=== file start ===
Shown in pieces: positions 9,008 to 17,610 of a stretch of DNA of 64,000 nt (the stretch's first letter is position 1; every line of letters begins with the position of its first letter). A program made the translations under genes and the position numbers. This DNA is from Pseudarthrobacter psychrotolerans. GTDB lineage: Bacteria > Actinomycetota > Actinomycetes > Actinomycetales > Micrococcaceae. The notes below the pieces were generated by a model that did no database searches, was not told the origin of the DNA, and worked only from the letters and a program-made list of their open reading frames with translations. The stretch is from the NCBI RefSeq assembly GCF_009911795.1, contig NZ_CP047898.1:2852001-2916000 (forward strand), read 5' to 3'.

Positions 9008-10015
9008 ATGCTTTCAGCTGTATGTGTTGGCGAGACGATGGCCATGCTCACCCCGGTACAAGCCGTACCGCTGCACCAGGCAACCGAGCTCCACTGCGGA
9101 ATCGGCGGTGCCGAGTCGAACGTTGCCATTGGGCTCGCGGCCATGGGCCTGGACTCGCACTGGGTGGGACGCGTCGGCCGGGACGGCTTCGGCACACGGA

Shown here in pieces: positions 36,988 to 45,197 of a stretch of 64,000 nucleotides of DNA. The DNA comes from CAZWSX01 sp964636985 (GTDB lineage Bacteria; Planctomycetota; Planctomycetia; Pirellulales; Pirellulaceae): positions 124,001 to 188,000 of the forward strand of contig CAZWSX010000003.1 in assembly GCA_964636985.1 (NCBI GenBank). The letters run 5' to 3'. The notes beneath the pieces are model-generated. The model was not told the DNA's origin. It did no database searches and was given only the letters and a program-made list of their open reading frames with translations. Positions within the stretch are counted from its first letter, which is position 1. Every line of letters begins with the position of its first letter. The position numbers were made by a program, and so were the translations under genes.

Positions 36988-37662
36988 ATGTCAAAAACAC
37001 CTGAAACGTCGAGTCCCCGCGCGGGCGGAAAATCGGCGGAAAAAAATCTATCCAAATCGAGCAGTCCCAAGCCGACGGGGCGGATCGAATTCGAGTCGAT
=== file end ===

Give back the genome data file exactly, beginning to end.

Shown in pieces: positions 9,008 to 17,610 of a stretch of DNA of 64,000 nt (the stretch's first letter is position 1; every line of letters begins with the position of its first letter). A program made the translations under genes and the position numbers. This DNA is from Pseudarthrobacter psychrotolerans. GTDB lineage: Bacteria > Actinomycetota > Actinomycetes > Actinomycetales > Micrococcaceae. The notes below the pieces were generated by a model that did no database searches, was not told the origin of the DNA, and worked only from the letters and a program-made list of their open reading frames with translations. The stretch is from the NCBI RefSeq assembly GCF_009911795.1, contig NZ_CP047898.1:2852001-2916000 (forward strand), read 5' to 3'.

Positions 9008-10015
9008 ATGCTTTCAGCTGTATGTGTTGGCGAGACGATGGCCATGCTCACCCCGGTACAAGCCGTACCGCTGCACCAGGCAACCGAGCTCCACTGCGGA
9101 ATCGGCGGTGCCGAGTCGAACGTTGCCATTGGGCTCGCGGCCATGGGCCTGGACTCGCACTGGGTGGGACGCGTCGGCCGGGACGGCTTCGGCACACGGA

Shown here in pieces: positions 36,988 to 45,197 of a stretch of 64,000 nucleotides of DNA. The DNA comes from CAZWSX01 sp964636985 (GTDB lineage Bacteria; Planctomycetota; Planctomycetia; Pirellulales; Pirellulaceae): positions 124,001 to 188,000 of the forward strand of contig CAZWSX010000003.1 in assembly GCA_964636985.1 (NCBI GenBank). The letters run 5' to 3'. The notes beneath the pieces are model-generated. The model was not told the DNA's origin. It did no database searches and was given only the letters and a program-made list of their open reading frames with translations. Positions within the stretch are counted from its first letter, which is position 1. Every line of letters begins with the position of its first letter. The position numbers were made by a program, and so were the translations under genes.

Positions 36988-37662
36988 ATGTCAAAAACAC
37001 CTGAAACGTCGAGTCCCCGCGCGGGCGGAAAATCGGCGGAAAAAAATCTATCCAAATCGAGCAGTCCCAAGCCGACGGGGCGGATCGAATTCGAGTCGAT